In fact, I am very much like an ancient king in many other ways too-I have compliant female attendants (Maria and Elizabeth), I extort tribute (biscuits) at frequent intervals, I recline on a divan (the couch), I enforce my will benevolently wherever possible but am not above taking what I want by force or guile (dirty underwear), I am in possession of vast resources (rawhides, bully sticks and stuffed toys), I engage in martial war games (eviscerated stuffed toys), I believe that everything I survey belongs to me (other people’s water bottles), I am accomplished in the courtly arts (singing and wooing the ladies) and the people of my demesne pay homage as I pass by (joyous shouts of “He’s so cute!”).

Anyway, if Elizabeth wants to skive off to conferences they should at least be Wimsey related:

Wimsey: Impact on Modern Scholarship and Culture

Music Track
Musicological theory and the tonal dynamics of the bay

Biology Track
Activation of HOX A genes in the induction of drool production

Aesthetics Track
Grooming the hound jewels: a study in style

Physics track
The biomechanics of towing: Newton’s laws revisited

Ethics track
What would Wimsey do?

History Track
The seminal role of Renaissance Wimseys in the Tudor Court

Government Track
Constitutional arguments for Hound enfranchisement

Pop Culture Track
Should Hounds be permitted in rehab?

Psychology Track
Wimsey: The Ultimate Freudian Analyst

Anyway, in addition to being absent without leave from Wimsey World, Elizabeth also had the temerity to fraternize with a male not of my choosing. This is very troubling as not only am I a Wing Man par excellence, but in my experience human females are very poor judges as to the worth of a potential mate. As for me, I like to keep things simple (does she have a profusion of alluring wrinkles and, most important, is she available), but humans seem to like to make things complicated, which is where they go so terribly wrong. For instance, they want to know what someone does for a living whereas the optimum situation is that the person does nothing for a living so they can sit on the couch and scratch me. Also humans seem to want the mates they can’t have or the same ones that everyone else wants, which makes no sense whatsoever. As a recognized expert in the field of human romantic endeavors, I believe that there are certain personal attributes that are key to successful relationships:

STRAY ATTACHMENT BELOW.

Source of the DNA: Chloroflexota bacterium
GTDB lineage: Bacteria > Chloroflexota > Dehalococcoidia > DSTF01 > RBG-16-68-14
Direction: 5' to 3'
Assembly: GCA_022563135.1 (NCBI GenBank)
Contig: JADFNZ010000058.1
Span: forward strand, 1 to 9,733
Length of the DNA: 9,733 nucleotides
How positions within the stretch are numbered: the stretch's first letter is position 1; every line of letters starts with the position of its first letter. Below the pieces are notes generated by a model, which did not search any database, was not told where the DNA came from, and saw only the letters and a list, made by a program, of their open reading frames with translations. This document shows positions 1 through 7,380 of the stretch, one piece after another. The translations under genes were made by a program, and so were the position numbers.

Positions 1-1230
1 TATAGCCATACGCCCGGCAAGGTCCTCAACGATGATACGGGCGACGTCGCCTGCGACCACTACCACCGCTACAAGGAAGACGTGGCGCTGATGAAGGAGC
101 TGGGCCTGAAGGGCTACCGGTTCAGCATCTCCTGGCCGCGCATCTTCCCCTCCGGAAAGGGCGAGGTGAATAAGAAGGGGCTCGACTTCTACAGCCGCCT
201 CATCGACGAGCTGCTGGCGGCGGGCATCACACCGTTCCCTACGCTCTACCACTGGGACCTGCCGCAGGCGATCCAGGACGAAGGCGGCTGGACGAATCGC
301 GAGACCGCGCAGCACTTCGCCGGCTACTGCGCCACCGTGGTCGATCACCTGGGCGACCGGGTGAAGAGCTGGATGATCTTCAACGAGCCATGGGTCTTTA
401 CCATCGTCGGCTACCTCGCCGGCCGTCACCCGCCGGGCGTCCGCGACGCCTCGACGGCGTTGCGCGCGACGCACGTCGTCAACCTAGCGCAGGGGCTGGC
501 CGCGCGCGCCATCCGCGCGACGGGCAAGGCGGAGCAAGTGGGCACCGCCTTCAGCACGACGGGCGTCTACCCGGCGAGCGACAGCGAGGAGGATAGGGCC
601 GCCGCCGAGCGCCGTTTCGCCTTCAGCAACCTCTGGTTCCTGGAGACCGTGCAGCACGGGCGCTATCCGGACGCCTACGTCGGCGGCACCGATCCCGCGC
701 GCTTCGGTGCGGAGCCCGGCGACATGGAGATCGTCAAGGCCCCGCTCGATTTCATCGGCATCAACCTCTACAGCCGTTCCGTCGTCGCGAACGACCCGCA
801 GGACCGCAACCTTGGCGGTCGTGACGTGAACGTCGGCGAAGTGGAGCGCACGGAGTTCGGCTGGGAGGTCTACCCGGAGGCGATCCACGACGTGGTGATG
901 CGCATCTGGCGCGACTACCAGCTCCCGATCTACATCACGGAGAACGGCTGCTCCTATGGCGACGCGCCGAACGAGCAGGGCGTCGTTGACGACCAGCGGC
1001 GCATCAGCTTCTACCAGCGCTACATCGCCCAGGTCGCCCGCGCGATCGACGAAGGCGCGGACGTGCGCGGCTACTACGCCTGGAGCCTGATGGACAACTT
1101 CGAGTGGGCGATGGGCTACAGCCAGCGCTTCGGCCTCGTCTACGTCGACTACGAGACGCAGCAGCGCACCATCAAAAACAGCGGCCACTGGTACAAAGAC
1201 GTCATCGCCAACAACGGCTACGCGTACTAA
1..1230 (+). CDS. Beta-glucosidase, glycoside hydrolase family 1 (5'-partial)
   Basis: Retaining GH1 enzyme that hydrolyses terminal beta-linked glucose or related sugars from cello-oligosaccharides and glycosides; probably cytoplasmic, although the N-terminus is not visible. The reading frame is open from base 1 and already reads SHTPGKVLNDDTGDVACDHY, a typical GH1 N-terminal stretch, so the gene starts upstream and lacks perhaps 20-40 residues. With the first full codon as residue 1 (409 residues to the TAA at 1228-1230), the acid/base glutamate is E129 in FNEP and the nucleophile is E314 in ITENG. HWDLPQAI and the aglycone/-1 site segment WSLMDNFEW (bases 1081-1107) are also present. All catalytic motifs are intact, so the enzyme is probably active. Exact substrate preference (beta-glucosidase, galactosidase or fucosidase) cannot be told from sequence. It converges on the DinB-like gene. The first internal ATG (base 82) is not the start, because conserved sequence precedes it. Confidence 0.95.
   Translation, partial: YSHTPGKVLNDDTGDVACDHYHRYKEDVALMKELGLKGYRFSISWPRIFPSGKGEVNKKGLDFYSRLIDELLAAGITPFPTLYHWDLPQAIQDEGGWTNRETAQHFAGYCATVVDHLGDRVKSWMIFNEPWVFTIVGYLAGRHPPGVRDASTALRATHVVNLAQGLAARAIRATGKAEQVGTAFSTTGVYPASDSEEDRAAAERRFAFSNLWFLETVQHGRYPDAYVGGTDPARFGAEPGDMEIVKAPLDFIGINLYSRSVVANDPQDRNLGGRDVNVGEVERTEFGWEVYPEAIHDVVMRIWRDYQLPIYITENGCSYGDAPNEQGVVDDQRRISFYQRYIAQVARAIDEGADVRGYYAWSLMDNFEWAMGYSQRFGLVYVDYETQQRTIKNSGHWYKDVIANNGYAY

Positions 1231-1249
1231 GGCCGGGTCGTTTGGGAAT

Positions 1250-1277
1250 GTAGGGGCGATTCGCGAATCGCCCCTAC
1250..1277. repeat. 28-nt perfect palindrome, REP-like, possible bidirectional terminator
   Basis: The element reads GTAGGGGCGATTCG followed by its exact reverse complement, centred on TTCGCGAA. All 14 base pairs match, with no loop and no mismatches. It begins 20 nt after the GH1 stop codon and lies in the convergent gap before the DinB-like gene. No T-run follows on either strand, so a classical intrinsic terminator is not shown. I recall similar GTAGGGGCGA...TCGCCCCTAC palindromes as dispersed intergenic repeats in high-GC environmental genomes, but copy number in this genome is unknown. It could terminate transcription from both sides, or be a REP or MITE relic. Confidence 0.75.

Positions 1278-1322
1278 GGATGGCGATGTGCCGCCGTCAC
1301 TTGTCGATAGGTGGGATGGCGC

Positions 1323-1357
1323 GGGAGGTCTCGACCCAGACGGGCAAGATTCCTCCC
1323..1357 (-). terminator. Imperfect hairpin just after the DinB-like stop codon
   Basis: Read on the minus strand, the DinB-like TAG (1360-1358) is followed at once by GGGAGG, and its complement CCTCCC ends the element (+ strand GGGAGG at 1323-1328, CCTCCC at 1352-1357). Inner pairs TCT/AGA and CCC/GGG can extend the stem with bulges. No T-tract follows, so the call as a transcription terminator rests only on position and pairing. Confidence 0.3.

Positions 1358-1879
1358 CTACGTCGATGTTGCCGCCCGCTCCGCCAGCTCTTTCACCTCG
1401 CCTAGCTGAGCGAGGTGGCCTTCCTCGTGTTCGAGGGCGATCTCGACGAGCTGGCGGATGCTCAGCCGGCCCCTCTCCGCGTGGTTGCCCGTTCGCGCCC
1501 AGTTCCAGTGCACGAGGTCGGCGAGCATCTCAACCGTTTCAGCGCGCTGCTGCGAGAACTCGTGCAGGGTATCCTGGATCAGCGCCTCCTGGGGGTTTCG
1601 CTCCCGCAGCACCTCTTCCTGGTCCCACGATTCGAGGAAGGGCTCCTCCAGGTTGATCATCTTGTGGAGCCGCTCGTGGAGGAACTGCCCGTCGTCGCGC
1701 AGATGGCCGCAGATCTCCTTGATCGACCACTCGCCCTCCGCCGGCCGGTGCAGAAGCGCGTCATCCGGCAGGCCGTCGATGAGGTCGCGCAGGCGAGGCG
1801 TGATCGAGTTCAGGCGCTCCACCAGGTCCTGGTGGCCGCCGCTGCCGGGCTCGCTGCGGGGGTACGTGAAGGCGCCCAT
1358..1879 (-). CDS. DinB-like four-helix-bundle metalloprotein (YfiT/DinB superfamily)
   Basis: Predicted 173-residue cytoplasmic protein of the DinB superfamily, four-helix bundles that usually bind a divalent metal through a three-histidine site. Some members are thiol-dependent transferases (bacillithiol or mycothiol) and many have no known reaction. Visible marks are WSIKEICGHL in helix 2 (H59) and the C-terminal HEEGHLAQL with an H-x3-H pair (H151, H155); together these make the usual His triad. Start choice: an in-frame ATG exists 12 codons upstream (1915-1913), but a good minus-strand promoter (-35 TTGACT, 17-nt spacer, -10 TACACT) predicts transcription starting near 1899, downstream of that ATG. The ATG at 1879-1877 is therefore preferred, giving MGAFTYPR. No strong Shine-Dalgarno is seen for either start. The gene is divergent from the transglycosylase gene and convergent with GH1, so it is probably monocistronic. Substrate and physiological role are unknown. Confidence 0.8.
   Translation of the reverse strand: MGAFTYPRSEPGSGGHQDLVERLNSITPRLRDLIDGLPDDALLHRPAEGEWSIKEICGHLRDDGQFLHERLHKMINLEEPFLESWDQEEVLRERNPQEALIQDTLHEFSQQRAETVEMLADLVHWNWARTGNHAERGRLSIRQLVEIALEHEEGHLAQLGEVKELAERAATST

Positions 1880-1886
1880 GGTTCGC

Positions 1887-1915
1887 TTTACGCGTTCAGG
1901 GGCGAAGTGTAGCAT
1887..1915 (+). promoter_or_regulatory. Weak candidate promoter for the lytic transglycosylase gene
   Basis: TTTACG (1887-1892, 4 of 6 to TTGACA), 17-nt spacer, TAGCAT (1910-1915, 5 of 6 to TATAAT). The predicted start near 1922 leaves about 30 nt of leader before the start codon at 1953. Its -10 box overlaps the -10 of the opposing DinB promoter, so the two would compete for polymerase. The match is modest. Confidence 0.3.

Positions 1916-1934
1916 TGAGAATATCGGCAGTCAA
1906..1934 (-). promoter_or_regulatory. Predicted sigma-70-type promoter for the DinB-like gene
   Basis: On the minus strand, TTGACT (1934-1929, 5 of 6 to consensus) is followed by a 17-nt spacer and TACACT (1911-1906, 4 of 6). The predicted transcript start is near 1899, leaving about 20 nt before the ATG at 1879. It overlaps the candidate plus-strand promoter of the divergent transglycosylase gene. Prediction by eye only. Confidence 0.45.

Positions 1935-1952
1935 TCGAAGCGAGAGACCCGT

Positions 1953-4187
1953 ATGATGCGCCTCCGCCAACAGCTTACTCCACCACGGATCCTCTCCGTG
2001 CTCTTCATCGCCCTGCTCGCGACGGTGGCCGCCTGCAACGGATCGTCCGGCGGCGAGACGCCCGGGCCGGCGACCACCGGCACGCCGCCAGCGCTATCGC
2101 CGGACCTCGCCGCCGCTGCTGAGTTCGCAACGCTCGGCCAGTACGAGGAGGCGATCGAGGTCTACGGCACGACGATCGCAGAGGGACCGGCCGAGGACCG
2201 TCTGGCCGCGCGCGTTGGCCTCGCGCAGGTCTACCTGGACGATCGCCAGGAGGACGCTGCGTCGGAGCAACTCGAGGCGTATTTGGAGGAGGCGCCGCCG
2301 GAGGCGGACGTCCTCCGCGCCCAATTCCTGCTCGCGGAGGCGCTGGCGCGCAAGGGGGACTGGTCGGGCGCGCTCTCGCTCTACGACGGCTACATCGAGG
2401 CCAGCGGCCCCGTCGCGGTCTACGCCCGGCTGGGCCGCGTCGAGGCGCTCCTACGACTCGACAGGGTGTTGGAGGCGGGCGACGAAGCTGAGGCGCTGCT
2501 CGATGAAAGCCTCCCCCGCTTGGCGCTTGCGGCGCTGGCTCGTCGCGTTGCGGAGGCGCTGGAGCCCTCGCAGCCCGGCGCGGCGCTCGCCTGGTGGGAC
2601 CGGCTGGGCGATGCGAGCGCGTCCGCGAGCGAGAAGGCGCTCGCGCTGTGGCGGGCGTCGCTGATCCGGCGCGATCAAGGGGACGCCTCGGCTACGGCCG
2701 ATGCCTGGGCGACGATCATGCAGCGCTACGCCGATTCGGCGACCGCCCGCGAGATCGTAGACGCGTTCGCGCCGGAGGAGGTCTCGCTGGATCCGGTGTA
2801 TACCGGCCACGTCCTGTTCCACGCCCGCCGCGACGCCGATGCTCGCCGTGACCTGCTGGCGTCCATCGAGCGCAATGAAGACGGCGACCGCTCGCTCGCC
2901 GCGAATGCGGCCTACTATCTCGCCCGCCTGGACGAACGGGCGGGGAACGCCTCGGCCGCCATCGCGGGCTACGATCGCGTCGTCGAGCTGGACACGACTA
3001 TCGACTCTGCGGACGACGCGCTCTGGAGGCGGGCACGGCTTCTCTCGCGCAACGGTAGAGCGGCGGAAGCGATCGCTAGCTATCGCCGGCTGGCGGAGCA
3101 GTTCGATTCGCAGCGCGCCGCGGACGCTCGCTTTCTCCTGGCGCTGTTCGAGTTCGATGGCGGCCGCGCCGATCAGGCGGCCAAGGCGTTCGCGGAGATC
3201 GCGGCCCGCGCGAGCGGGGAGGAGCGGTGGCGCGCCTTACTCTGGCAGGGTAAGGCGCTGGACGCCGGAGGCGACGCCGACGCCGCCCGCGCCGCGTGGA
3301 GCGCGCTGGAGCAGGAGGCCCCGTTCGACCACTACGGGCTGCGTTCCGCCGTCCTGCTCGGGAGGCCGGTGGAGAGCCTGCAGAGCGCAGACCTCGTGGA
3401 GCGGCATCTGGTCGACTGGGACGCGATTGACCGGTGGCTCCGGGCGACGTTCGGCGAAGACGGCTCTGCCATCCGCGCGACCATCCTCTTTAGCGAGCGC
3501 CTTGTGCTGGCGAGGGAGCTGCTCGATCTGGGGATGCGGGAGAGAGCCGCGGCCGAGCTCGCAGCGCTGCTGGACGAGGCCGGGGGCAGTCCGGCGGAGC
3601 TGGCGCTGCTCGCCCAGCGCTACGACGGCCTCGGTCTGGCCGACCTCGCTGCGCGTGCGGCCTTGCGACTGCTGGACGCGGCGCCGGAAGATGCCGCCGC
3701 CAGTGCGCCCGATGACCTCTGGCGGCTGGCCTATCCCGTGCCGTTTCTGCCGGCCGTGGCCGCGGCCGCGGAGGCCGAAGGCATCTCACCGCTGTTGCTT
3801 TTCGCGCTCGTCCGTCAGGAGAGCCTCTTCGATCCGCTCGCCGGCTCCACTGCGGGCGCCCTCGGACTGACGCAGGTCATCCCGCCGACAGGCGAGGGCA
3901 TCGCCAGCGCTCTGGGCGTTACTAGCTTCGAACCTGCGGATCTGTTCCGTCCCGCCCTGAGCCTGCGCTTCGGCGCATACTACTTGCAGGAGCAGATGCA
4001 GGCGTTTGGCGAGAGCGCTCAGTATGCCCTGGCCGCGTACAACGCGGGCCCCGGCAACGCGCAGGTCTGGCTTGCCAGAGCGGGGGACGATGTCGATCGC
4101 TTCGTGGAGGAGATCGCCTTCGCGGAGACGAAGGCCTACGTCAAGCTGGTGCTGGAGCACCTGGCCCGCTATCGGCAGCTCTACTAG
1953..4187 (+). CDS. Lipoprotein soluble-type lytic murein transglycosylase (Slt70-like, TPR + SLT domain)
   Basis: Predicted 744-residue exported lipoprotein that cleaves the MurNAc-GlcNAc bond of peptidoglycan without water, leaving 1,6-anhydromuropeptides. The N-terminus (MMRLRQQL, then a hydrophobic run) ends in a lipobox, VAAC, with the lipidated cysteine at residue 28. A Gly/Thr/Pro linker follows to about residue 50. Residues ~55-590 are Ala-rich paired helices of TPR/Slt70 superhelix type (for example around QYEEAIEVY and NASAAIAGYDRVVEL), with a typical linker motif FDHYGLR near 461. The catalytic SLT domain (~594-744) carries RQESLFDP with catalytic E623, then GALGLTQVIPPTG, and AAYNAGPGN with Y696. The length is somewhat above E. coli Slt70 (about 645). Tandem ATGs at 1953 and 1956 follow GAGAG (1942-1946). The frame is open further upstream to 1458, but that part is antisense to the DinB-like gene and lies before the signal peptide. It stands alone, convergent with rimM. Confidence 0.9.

Lots of free time for long walks
A passionate interest in sitting on the couch scratching me (TV optional)
A tactile nature that can appreciate and savor the sensuous feel of rich, smooth hound hair under their hands
A waterproof or otherwise drool resistant wardrobe
A sturdy frame capable of supporting a 125 lb. lap dancing hound